Viking Palisade in Jelling will hopefully be dated
Just a few years ago Harold Bluetooth’s famous Jelling Monument (UNESCO World Heritage) was believed to be small and compact, basically consisting of the famous Runic Stones and the two huge mounds with the medieval church in between.
To the excitement of the archaeologists extensive archaeological excavations during the last decade have documented the size of a much grander military installation complete with a formidable rhombic palisade encircling an area 360 x 360 meters, 12,5 acres or of the size of 20 soccer-fields.
Inside the palisade, buildings of the so-called Trelleborg type has been excavated, plus new research based on the old excavations near the medieval church has helped to identify the remnants of what was probably a mead-hall located next to the Runic Stones (and not a former wooden church as was previously believed).
Last year the archaeologists began to dig for remnants of the palisade in a small pond situated on the South side of the present graveyard. And struck “gold”! Buried in the clay were the remnants of four posts with a diameter of app 15 cm and one of the planks, which had been used to wall it up. C14 analysis was carried out and the date was decided: definitely Viking.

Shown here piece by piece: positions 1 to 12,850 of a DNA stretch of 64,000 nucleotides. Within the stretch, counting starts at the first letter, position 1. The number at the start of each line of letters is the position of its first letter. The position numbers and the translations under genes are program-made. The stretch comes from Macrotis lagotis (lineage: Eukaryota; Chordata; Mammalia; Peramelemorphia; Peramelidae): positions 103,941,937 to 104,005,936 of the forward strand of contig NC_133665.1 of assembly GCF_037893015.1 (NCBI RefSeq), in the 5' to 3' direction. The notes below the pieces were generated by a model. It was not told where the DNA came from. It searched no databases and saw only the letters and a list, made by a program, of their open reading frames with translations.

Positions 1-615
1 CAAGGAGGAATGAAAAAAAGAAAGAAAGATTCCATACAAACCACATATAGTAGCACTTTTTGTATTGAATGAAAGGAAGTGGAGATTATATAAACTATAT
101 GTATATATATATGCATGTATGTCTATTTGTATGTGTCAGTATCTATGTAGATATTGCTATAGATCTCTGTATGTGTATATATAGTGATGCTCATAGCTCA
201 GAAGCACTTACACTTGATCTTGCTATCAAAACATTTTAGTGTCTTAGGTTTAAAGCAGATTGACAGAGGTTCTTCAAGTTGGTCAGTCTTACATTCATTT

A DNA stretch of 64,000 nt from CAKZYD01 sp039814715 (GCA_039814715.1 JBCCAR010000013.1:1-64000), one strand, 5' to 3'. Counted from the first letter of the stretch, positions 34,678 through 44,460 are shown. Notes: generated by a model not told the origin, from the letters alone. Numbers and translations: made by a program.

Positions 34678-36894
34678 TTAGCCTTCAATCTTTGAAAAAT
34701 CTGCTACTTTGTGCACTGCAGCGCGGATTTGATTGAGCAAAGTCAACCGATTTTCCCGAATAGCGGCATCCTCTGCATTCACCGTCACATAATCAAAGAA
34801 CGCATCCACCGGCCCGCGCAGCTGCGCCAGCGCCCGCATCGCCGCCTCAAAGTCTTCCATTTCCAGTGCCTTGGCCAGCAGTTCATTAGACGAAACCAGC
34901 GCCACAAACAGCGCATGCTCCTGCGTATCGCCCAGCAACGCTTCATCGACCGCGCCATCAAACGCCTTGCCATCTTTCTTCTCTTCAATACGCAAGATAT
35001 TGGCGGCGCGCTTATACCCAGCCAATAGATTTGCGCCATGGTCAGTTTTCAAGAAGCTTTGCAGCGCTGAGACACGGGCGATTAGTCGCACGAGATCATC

This summer the hunt has intensified. More than 34 meters of the palisade was built in the damp underground of the pond and the hope is, that further findings of posts will allow the date of the palisade to be determined precisely through dendrochronology. The question is whether the palisade was erected at the same time as some of the other magnificent constructions from the end of the reign of King Harold: The Ravning Enge Bridge and Trelle-borgene, the five magnificent ring-forts from around 980.
The Ravning Enge Bridge, which stretches 760 meters and is 5 meter wide, has been dendrochronologically dated to ca. 980 – 985. It was located across the small river “Vejle Å”, which runs app. 6-7 km South of Jelling. It is believed that the river was much more navigable a 1000 years ago. Like the ring-forts, it seems the bridge was only in use for about 5 years after which it was allowed to decay.
The excavations are part of a huge interdisciplinary research project, in which old knowledge is carefully sifted and reevaluated in view of the new findings. The plan is to publish a comprehensive review of the site in its historical and geographical context in 2013.
The project can be followed at the dedicated website “The Jelling project”
Visitors to Jelling may start at the website “Royal Jelling”.
The reconstruction is from Vejle Museum, which is responsible for the archaeological excavations in Jelling